Northern Soul is a familiar type of story told against an unusual backdrop. Matt is the dazzlingly charismatic hero who brings the diffident observer John out of his shell to the point that he stands up to abrasive teacher Mr Banks (Steve Coogan), winks at his crush Angela (Antonia Thomas) on the bus instead of pining away, and thinks nothing of popping the endless supply of pills that cockney Sean (Jack Gordon) thinks necessary for their Wigan nights. But the backdrop is something we’ve not seen before. Ray Henderson (James Lance) the Wigan DJ has enormous street-cred for his ‘cover-up’; a stonking tune that he refuses to reveal the identity of to his listeners; and the quest to unmask the cover-up fuels the rise of John as a DJ. Indeed he’s obviously a better DJ than the foul-mouthed graceless Matt.

Writer/director Elaine Constantine makes Northern Soul look fantastic for its budget, especially the long sweep over the dancers when we see the Wigan Casino bacchanalia for the first time. She also makes excellent use of a limited amount of classic Northern Soul music by playing out the songs in full over lengthy montages. At the same time she draws excellent performances from the actors. Gordon is on fire as the rambunctious Sean, Whitehouse is instantly attractive as rebellious Matt, and Langridge makes John’s transformation completely believable. Ultimately Northern Soul becomes a bromance, as Angela isn’t nearly as important, or worth a grand rom-com gesture, as Matt. Henderson pushes John away from Matt by insisting that Matt holds him back as a DJ, and Sean blames Matt’s big mouth for unwanted narc attention, leading to some unexpected suspense before the finale.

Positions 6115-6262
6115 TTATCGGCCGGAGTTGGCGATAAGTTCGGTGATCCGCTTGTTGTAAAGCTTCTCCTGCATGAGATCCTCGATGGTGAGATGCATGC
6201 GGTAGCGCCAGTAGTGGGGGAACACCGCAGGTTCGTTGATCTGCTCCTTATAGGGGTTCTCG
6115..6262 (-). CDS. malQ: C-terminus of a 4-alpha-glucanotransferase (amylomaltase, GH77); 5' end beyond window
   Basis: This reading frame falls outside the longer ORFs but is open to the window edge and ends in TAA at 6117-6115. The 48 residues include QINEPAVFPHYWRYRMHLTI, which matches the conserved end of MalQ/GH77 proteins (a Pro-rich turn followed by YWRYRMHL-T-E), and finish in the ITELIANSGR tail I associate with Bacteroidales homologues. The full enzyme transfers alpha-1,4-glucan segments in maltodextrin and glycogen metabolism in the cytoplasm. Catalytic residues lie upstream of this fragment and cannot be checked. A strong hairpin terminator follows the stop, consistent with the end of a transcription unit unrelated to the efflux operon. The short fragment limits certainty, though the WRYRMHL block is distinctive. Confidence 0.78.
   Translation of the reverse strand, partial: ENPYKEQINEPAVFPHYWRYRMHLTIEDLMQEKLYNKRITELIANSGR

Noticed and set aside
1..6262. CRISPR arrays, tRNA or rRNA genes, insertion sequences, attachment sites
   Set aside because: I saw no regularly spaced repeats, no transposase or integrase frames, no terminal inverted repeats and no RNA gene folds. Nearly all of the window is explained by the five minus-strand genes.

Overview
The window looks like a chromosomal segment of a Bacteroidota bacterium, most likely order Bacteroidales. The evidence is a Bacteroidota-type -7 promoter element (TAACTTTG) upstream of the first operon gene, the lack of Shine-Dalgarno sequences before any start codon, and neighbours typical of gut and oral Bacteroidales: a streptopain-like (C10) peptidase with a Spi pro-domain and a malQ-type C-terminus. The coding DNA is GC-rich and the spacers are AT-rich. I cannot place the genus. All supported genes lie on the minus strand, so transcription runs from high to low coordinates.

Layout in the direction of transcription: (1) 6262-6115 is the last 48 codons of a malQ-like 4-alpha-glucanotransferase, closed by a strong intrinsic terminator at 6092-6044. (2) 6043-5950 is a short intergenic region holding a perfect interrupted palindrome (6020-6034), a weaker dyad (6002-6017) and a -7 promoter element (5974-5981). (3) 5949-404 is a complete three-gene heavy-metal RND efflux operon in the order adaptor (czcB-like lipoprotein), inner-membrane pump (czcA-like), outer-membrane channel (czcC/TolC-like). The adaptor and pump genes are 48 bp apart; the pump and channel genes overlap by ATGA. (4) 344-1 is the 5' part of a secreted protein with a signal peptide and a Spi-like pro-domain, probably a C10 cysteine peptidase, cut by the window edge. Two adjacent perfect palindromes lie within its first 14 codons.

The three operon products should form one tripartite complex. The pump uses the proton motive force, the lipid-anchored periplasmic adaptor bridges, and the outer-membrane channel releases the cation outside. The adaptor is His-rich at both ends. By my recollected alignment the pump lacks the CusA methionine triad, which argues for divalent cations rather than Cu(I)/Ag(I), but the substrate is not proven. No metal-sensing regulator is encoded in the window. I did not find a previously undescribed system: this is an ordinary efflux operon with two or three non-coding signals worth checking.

The story is just a bit familiar, but it’s told with such avowed sincerity that Northern Soul might just be a very belated Quadrophenia for the Northern Soul set.

3.5/5

October 15, 2014

’71 – 7 Dispatches

8510367_orig

1. Holmes

Belfast native David Holmes has composed the grooving soundtrack for a lot of good films with an eye for suspense and action, being Steven Soderbergh’s go-to-guy. But I don’t think he’s done 1970s synth menace before, and when he unleashes it in the third act to long takes and tracking shots of people stalking the endless concourses in The Divis block of flats it ratchets up the tension.

2. Scott

I love it when actors play the extremes of their range in a single year, and Killian Scott does it here. Scott had the funniest scenes in Calvary as misfit Milo, convinced that being homicidal would be a plus for the army – ‘like an engineering degree’. As the ruthless emerging IRA leader Quinn in ’71 he seems older, tougher, and even almost taller so complete is the transformation.

3. Dredd/Dread

’71 is so unpredictable that you don’t expect Chekhov’s rifles. And yet one pops up. “You can use the Divis as an orientation point, but don’t go inside the flats. It’s an IRA stronghold” the soldiers are told at their briefing. So of course Gary wakes up to find himself on one the top floors of The Divis, with the IRA coming up, and guarding all possible exits…

4. In-Country

“You know where Belfast is, right? Northern Ireland. United Kingdom. Same country. You’re not leaving the country” the deploying soldiers are informed. Well… they kind of are. Gary’s complete bafflement at the sectarian madness that greets him in Belfast almost satirises Thatcher’s infamous contention that Northern Ireland was just as British as Finchley. This isn’t so much not leaving the country, as going in-country in the Vietnam sense…

5. Football/Religion

One of the funny moments of the film comes when Jack O’Connell’s protagonist has his named parsed: Gary Hook, obviously Protestant. Just to confirm he’s not a Taig, he’s asked by his foul-mouthed child protector if he is a Protestant. “Uh, I dunno.” “You don’t know?! Now I’ve heard everything.” Later he demurs any possible Nottingham connection, “Darbyshire and Nottingham don’t really get on.” “Why?” “Don’t know really.”

6. Collusion

’71 initially surprises by using the Troubles almost as an incidental backdrop for an urban survival thriller. But then it really surprises in its acknowledgement of the North’s Dirty War. British military intelligence officers are depicted both training loyalists in bomb-making, and talking to leaders of the IRA. ’71 just takes it for granted that this is what happened, something which would outrage Daily Mail blowhard Peter Hitchens.